One of Minnesota’s top returners, Close has taken off over the past two seasons. During that timeframe, the Canadian netminder played to a 40-15-1 record with a .926 save percentage. This year, Close has a .919 save percentage after denying 74 total shots last weekend in Ann Arbor. The matchup in net will certainly be worth a watch this week, as Close and his 11 career shutouts square off with Bischel, a fellow graduate student with 10.

Up front, Minnesota lost two major talents in Logan Cooley and Matthew Knies. The two already have 19 points in 30 combined NHL games this season. At this point, the Gophers have looked to replace Cooley and Knies by committee. They have two freshmen, Sam Rinzel and Oliver Moore — both first-round picks of Chicago — leading the team in assists. Two sophomores pace the team in goals, beginning with 7 from Jimmy Snuggerud, a first-round St. Louis choice. Right behind, fourth-round Rangers selection Brody Lamb has 6.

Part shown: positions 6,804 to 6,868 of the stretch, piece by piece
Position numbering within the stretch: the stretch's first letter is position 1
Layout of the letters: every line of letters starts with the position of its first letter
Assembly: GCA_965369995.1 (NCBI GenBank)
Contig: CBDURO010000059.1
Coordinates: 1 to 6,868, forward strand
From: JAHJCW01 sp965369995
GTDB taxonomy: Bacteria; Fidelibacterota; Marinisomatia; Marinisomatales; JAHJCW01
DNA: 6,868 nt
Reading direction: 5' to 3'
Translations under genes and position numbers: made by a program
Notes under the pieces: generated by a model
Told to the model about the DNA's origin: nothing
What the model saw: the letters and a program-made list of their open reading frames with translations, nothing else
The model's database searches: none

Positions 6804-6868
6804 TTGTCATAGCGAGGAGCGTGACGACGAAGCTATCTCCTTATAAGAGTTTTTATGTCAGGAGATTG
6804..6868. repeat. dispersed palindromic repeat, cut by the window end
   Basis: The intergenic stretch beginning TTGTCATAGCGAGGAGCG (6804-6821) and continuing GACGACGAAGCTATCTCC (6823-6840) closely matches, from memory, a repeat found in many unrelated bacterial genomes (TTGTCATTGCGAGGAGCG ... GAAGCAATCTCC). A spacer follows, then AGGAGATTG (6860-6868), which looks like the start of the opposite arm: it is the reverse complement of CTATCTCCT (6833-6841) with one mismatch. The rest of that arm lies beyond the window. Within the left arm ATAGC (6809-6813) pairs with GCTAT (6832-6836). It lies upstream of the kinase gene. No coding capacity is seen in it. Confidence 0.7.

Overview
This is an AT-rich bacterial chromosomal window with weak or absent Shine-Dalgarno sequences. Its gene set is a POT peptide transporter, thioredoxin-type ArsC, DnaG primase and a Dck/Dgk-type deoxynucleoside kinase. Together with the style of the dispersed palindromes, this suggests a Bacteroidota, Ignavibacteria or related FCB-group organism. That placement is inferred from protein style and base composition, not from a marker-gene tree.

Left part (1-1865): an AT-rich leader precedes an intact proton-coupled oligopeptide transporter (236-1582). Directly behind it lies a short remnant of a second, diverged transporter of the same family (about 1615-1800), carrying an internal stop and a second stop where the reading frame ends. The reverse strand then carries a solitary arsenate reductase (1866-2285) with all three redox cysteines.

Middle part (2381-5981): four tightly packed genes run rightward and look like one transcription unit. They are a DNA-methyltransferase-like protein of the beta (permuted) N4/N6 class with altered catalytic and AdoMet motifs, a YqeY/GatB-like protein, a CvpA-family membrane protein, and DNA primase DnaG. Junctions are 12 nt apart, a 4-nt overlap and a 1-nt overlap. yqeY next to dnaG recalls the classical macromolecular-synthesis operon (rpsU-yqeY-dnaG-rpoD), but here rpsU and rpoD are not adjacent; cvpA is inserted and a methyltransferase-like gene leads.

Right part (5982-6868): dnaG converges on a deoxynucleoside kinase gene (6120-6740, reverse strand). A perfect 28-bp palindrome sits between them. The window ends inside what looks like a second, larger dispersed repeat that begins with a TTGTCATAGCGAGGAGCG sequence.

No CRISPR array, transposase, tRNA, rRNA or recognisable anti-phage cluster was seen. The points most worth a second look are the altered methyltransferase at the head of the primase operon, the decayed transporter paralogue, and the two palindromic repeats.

On the blue line, Minnesota is working to cover the loss of NHL-caliber players in Brock Faber and Jackson LaCombe. Having five returning defensemen is a good place to start. Fifth-rounder Mike Koster headlines a young, but promising group of players tasked with defending Close in net.

“They are usually pretty sound on the back end. I’m sure that hasn’t changed that much even though they lost a lot back there,” Jackson said. “And the same thing up front. They lost a fair bit but, again, they replaced that with more skill and speed and talent, so it’s not like there’s gonna be a big drop off for them. You just assume that it’s gonna be a good transition game — a fast, high-tempo game.”

Bischel and Slaggert earn Big Ten Stars of the Week